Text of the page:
Print speed and quality tests
Here, the Brother MFC-6890cdw both impressed and disappointed me. The print speeds were slow across the board and did not live up to the advertised print speeds of 35 ppm in black, even in fast mode.
In normal mode (the closest to laser quality prints), while printing a 40 page black and white text document, the MFC-6890cdw printed about five pages per minute (ppm) with a first page out in about 20 seconds with an average overall time of nine minutes and 20 seconds. Add in color, and the ppm dropped to about four ppm with the first page out still around 20 seconds.
In fast normal mode, printing a 40 page black and white text document, the MFC-6890cdw printed about eight ppm with a first page out in about 15 seconds with an average overall time of five minutes and 29 seconds.
In fast mode, printing a 40 page black and white text document, the MFC-6890cdw printed about 12 ppm with a first page out in about 11 seconds with an average overall time of three minutes and nine seconds.
Overall, much slower than advertised but somewhere in the middle when compared to competitors’ average laser quality print speeds.
When it came to color photos, I felt like the MFC-6890cdw was slower than most of its competition. On average, it took the MFC-6890cdw one minute and 30 seconds to print a 4 x 6 color print out. Times did not vary whether printing one or multiple 4 x 6 prints. When printing larger color photos, such as 8.5 x 11 prints, the MFC-6890cdw took as long as eight minutes to print the entire photo.
That said, I felt like the MFC-6890cdw made up for slow print speeds with quality. I have seen sample prints from the MFC-6890cdw at press events, but when comparing our sample balloon image from the MFC-6890cdw to print outs I had from both office machines and all-in-one photo printers, it was as good or better.
Original digital image, left; Brother MFC-6890cdw print, center; Canon PIXMA MX870 print, right
The black and white text was also comparable to other printers I’ve worked with and the MFC-6890cdw gives users three print options. I would stick with the normal print mode or better when turning in professional documents, but the fast normal would be fine for interoffice documents. I would only use the fast mode for personal documents or rough drafts since it resembles old school dot matrix print outs.
Ink control tests
In our tests, we exhaust (printing until the color runs out) a new set of cartridges. In this case, exhaustion means the printer will not print another quality document without a replacement. We print at a ratio of three pages of black and white text to one full page of color. We decided on the 3:1 ratio because we felt that the average user is printing more text than color.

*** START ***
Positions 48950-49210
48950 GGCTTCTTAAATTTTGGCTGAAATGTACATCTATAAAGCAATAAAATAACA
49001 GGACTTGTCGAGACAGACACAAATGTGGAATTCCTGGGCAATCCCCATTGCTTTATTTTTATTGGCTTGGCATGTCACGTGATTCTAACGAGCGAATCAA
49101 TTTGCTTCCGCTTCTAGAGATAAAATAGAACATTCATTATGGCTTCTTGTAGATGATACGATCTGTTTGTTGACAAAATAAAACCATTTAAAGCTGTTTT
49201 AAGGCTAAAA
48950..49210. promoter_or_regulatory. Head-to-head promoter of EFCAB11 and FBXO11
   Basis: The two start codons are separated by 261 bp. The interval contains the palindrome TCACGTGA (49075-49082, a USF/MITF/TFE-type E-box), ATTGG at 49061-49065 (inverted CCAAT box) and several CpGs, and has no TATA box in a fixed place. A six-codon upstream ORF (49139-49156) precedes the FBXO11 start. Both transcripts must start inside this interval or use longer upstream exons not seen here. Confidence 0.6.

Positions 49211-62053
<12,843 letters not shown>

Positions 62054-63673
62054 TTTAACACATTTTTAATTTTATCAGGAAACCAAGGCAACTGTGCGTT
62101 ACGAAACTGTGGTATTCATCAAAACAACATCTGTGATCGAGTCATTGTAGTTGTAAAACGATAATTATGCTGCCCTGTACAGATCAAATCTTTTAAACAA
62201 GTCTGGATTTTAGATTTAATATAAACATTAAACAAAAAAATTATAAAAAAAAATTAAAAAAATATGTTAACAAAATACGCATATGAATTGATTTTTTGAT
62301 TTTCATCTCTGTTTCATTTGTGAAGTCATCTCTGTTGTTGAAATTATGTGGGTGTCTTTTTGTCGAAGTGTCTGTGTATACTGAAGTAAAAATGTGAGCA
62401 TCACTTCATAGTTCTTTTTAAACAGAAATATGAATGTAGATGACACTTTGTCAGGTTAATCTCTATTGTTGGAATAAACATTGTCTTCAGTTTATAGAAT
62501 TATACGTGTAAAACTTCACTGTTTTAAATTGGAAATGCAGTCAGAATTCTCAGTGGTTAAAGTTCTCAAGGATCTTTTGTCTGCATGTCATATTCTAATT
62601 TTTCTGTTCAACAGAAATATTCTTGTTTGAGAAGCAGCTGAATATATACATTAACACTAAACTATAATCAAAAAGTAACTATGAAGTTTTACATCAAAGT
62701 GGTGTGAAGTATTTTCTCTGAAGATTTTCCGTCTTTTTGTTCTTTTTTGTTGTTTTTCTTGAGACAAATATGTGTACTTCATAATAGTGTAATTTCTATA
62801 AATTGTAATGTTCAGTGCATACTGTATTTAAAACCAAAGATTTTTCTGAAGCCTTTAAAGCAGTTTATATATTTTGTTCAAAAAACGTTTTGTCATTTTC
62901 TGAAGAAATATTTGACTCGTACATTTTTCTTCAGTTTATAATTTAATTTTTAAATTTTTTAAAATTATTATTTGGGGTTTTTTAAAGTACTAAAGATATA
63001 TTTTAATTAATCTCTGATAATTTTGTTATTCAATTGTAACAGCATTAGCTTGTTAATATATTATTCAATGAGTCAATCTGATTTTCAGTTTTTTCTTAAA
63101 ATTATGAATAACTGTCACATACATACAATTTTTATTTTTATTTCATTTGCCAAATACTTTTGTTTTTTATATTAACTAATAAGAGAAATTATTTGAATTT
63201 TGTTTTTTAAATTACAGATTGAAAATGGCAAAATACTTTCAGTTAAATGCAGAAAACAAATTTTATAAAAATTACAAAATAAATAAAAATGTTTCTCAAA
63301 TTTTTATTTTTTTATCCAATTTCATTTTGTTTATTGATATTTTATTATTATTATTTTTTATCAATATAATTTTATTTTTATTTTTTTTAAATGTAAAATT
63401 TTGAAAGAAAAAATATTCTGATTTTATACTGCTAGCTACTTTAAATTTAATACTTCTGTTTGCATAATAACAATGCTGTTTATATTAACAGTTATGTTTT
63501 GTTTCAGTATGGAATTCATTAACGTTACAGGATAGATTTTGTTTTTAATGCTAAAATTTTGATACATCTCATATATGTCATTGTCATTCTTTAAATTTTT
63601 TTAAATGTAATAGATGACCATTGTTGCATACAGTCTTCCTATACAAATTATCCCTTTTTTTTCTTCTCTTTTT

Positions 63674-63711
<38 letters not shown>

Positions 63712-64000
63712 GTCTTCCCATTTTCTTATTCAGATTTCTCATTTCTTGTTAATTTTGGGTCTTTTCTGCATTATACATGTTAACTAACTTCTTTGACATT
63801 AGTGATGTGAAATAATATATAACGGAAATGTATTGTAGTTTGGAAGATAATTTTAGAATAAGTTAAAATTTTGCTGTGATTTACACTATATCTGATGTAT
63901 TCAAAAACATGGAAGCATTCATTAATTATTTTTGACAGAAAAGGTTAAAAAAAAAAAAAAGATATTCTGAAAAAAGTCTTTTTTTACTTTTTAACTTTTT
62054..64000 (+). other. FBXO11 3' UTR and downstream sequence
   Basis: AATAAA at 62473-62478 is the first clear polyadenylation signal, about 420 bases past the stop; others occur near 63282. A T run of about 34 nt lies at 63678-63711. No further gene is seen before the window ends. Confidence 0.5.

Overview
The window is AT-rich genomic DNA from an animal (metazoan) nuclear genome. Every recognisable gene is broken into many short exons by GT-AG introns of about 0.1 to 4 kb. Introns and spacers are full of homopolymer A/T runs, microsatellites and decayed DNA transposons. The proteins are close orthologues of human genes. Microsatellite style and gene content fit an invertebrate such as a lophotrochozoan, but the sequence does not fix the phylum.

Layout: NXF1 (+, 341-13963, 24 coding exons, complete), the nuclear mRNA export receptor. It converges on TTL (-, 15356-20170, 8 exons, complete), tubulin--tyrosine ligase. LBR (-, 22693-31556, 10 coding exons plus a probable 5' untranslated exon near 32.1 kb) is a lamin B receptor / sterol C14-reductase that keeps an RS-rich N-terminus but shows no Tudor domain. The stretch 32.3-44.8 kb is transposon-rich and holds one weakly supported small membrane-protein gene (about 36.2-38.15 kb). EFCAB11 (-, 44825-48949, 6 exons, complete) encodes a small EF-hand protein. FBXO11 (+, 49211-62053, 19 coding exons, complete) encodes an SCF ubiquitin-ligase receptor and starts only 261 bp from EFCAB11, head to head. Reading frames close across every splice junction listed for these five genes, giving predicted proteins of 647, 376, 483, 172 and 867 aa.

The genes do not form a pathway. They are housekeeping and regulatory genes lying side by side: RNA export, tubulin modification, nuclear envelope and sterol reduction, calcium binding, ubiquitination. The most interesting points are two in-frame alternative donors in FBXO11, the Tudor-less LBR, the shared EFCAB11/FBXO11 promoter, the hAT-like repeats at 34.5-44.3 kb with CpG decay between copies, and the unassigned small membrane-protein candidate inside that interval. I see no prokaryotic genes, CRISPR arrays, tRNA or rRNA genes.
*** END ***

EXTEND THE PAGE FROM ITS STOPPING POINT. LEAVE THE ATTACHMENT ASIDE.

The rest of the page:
The Brother MFC-6890cdw included four high-capacity Brother Innobella cartridges: LC65HY Black, LC65HY Magenta, LC65HY Yellow and LC65HY Cyan. Brother does offer standard capacity ink cartridges for the MFC-6890cdw: the Brother Innobella LC61 (CMYK). However, we did not test those cartridges since they were not included in the original packaging.
At the ratio of 3:1 in Brother’s printing mode, the MFC-6890cdw printed about 840 pages before the printer elicited a status message alerting me that the yellow and magenta cartridges were running low.
At 904 pages, identical status messages popped up alerting me that the yellow ink was completely out and that I could change the cartridge, revert to printing in black and white or cancel the print job. I thought Brother did a good job on ink status messages with a message about 60 pages ahead of time and the option to print in black and white once the yellow cartridge expired.
I did not have any paper jams during my print testing, but I did notice my larger documents got slightly out of order on the output tray. So before turning in a document, it’s wise to check the printing job thoroughly.
The Brother MFC-6890cdw used a surprisingly small amount of energy considering its size and multiple features. When printing, it used between 18 and 8 W of energy based on the type of printing the MFC-6890cdw is doing. A similar amount of energy is used when cleaning (usually after installing a new ink cartridge).
When waking up, the MFC-6890cdw spikes at 14 W before falling into a ready mode of 5 W of energy. When sleeping, the MFC-6890cdw uses only 3 W of energy, which is great for a business machine.